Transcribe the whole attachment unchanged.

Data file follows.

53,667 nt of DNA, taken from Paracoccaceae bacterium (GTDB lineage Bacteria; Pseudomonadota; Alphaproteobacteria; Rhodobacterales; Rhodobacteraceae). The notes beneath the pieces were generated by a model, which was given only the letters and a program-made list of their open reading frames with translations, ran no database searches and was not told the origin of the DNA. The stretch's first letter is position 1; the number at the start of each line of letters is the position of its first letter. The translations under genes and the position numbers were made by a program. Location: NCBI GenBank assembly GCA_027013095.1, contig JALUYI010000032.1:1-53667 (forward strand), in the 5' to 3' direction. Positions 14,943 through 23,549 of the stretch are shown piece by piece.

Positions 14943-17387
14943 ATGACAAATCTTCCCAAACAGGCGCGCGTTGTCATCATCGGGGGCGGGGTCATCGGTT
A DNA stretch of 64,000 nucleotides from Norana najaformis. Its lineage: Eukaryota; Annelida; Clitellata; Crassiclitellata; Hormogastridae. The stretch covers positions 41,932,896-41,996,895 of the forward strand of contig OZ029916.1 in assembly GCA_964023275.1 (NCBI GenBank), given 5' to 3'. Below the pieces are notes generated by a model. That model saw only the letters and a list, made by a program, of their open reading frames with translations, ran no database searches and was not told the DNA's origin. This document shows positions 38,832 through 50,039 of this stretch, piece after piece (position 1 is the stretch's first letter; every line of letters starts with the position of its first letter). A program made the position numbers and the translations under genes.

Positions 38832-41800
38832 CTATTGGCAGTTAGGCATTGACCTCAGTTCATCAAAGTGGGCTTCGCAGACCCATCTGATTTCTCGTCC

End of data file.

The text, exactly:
53,667 nt of DNA, taken from Paracoccaceae bacterium (GTDB lineage Bacteria; Pseudomonadota; Alphaproteobacteria; Rhodobacterales; Rhodobacteraceae). The notes beneath the pieces were generated by a model, which was given only the letters and a program-made list of their open reading frames with translations, ran no database searches and was not told the origin of the DNA. The stretch's first letter is position 1; the number at the start of each line of letters is the position of its first letter. The translations under genes and the position numbers were made by a program. Location: NCBI GenBank assembly GCA_027013095.1, contig JALUYI010000032.1:1-53667 (forward strand), in the 5' to 3' direction. Positions 14,943 through 23,549 of the stretch are shown piece by piece.

Positions 14943-17387
14943 ATGACAAATCTTCCCAAACAGGCGCGCGTTGTCATCATCGGGGGCGGGGTCATCGGTT
A DNA stretch of 64,000 nucleotides from Norana najaformis. Its lineage: Eukaryota; Annelida; Clitellata; Crassiclitellata; Hormogastridae. The stretch covers positions 41,932,896-41,996,895 of the forward strand of contig OZ029916.1 in assembly GCA_964023275.1 (NCBI GenBank), given 5' to 3'. Below the pieces are notes generated by a model. That model saw only the letters and a list, made by a program, of their open reading frames with translations, ran no database searches and was not told the DNA's origin. This document shows positions 38,832 through 50,039 of this stretch, piece after piece (position 1 is the stretch's first letter; every line of letters starts with the position of its first letter). A program made the position numbers and the translations under genes.

Positions 38832-41800
38832 CTATTGGCAGTTAGGCATTGACCTCAGTTCATCAAAGTGGGCTTCGCAGACCCATCTGATTTCTCGTCC